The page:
Background: Obesity is associated with metabolic abnormalities, which result in progression to insulin resistance and the metabolic syndrome. The underlying stimulus for these metabolic abnormalities in obesity is not clear, however, recent evidence suggests that systemic, low-level elevations of gut-derived endotoxin (lipopolysaccharide) may play a role in obesity-related metabolic abnormalities.
Objective: To study the metabolic endotoxemia in obese children and adolescents and its potential relation to insulin resistance, lipid profile, and CRP.
Subjects and methods: The Study included thirty obese children and adolescents aged 518 years and 20 non-obese children matched for age and sex as a control group. Lipid profile, liver function tests, CRP, and serum lipopolysaccaride (LPS) were done, Insulin resistance was calculated using Homeostasis model assessment (Homa-IR) and quantitative insulin sensitivity check index (QUICKI), Abdominal ultrasound was done for detection of fatty liver.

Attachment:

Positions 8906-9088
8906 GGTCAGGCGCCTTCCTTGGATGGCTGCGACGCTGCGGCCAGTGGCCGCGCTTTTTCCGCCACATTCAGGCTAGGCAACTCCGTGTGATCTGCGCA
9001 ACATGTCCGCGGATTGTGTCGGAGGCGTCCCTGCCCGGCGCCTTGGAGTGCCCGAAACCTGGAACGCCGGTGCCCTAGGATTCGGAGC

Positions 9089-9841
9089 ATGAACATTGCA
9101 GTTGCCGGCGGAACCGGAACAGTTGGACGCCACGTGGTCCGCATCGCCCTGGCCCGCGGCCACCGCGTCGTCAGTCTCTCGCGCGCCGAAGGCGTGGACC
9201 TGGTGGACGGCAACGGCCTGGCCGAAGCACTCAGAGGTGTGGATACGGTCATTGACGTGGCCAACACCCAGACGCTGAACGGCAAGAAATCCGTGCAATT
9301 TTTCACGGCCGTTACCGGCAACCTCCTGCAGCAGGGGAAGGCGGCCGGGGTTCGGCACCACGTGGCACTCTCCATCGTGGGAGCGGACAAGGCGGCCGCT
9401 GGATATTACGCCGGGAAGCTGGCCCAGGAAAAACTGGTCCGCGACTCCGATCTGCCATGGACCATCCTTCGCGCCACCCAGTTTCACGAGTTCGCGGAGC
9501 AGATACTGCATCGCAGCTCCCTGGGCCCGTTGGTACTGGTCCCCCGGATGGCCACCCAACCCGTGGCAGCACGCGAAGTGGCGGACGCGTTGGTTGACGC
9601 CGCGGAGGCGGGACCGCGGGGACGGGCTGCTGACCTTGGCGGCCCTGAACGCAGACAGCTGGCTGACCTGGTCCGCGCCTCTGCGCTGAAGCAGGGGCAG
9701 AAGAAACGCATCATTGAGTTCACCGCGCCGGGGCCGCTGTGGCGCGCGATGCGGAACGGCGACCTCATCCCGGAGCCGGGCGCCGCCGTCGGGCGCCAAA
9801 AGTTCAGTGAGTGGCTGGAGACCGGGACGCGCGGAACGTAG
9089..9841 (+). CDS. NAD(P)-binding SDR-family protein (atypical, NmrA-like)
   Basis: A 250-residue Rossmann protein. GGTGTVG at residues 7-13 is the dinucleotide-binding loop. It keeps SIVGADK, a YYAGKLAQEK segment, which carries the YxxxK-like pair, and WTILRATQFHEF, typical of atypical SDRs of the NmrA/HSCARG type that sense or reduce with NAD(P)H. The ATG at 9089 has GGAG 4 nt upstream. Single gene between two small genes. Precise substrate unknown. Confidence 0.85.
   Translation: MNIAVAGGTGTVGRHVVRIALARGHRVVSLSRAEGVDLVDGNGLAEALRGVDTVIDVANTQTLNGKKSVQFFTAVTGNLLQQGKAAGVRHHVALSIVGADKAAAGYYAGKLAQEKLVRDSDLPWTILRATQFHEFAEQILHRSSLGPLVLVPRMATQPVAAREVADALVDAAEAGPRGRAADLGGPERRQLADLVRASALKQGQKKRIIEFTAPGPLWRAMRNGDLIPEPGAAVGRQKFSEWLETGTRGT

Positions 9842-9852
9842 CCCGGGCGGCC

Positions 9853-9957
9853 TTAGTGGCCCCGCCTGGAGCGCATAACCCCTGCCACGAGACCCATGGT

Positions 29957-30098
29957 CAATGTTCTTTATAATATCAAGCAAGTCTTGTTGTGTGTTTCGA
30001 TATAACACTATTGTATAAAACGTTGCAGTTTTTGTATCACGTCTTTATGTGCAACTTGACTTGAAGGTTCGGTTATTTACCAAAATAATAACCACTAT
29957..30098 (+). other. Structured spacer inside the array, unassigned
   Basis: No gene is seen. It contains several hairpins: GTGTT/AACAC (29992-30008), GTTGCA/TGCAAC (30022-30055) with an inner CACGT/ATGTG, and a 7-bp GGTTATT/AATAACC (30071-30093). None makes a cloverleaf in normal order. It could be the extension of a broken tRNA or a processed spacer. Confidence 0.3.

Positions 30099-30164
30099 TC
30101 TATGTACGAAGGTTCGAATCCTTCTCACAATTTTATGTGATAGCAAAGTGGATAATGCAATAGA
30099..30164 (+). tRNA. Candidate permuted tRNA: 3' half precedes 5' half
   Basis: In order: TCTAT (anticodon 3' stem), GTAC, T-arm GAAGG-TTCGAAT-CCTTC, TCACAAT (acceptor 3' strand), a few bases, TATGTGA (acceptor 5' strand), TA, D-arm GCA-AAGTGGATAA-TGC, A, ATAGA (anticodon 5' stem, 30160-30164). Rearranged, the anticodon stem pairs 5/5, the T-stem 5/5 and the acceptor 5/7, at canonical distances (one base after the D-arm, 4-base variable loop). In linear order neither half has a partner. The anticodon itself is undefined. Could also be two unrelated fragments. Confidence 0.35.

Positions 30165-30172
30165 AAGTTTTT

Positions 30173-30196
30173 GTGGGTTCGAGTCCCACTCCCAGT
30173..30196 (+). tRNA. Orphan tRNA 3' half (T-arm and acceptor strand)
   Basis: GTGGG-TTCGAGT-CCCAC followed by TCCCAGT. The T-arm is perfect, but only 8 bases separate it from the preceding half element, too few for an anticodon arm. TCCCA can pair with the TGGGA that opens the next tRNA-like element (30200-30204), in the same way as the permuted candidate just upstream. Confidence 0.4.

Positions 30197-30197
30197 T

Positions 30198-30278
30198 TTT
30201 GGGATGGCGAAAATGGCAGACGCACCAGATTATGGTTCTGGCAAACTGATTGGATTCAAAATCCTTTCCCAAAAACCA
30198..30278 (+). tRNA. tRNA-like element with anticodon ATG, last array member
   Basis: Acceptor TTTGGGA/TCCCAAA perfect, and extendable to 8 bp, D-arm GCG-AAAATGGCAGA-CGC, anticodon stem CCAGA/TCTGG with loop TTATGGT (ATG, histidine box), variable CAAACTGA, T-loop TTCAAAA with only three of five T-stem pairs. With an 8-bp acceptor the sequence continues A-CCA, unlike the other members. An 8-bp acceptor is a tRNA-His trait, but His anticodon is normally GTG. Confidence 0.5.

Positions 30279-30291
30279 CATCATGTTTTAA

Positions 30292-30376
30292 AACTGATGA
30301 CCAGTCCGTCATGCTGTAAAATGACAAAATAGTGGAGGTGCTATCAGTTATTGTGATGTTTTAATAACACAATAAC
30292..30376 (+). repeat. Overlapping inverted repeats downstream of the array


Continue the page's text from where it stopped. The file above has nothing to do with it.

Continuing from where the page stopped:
Results: The mean age in obese children was 10.23±3.08 years compared to 9.15±2.89 years in the control group. CRP and LPS were significantly higher in obese group compared to the control. There was a significant positive correlation between serum LPS with BMI, waist circumference, TG, cholesterol, fasting insulin, HOMA- IR, CRP, and frequency of eating junk food. Also, there was a significant negative correlation between LPS with physical activity and QUICKI.
Conclusions: Metabolic endotoxemia may have a role in cardio-metabolic disease risk factors associated with obesity in children and adolescents.
27 - 29 Sep 2018
European Society for Paediatric Endocrinology